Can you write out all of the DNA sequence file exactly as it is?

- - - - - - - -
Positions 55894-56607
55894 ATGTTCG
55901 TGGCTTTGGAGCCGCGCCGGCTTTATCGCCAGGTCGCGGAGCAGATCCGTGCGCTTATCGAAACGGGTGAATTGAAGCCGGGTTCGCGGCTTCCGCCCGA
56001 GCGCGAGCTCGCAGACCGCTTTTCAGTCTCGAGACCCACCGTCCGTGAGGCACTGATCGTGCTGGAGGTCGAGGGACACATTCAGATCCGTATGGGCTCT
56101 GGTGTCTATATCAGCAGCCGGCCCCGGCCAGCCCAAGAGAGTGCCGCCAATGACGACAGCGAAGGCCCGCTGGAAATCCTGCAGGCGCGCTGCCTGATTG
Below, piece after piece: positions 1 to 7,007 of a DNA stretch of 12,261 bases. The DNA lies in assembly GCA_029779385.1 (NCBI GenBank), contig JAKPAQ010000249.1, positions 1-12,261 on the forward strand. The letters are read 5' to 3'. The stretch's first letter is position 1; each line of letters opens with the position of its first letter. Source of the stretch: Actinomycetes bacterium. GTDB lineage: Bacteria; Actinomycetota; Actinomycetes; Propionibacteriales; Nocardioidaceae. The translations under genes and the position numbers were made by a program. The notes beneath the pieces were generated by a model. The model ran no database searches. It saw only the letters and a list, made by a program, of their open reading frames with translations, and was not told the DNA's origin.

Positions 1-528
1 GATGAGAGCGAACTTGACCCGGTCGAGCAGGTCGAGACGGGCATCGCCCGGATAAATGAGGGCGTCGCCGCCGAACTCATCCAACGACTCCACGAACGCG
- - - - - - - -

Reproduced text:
Positions 55894-56607
55894 ATGTTCG
55901 TGGCTTTGGAGCCGCGCCGGCTTTATCGCCAGGTCGCGGAGCAGATCCGTGCGCTTATCGAAACGGGTGAATTGAAGCCGGGTTCGCGGCTTCCGCCCGA
56001 GCGCGAGCTCGCAGACCGCTTTTCAGTCTCGAGACCCACCGTCCGTGAGGCACTGATCGTGCTGGAGGTCGAGGGACACATTCAGATCCGTATGGGCTCT
56101 GGTGTCTATATCAGCAGCCGGCCCCGGCCAGCCCAAGAGAGTGCCGCCAATGACGACAGCGAAGGCCCGCTGGAAATCCTGCAGGCGCGCTGCCTGATTG
Below, piece after piece: positions 1 to 7,007 of a DNA stretch of 12,261 bases. The DNA lies in assembly GCA_029779385.1 (NCBI GenBank), contig JAKPAQ010000249.1, positions 1-12,261 on the forward strand. The letters are read 5' to 3'. The stretch's first letter is position 1; each line of letters opens with the position of its first letter. Source of the stretch: Actinomycetes bacterium. GTDB lineage: Bacteria; Actinomycetota; Actinomycetes; Propionibacteriales; Nocardioidaceae. The translations under genes and the position numbers were made by a program. The notes beneath the pieces were generated by a model. The model ran no database searches. It saw only the letters and a list, made by a program, of their open reading frames with translations, and was not told the DNA's origin.

Positions 1-528
1 GATGAGAGCGAACTTGACCCGGTCGAGCAGGTCGAGACGGGCATCGCCCGGATAAATGAGGGCGTCGCCGCCGAACTCATCCAACGACTCCACGAACGCG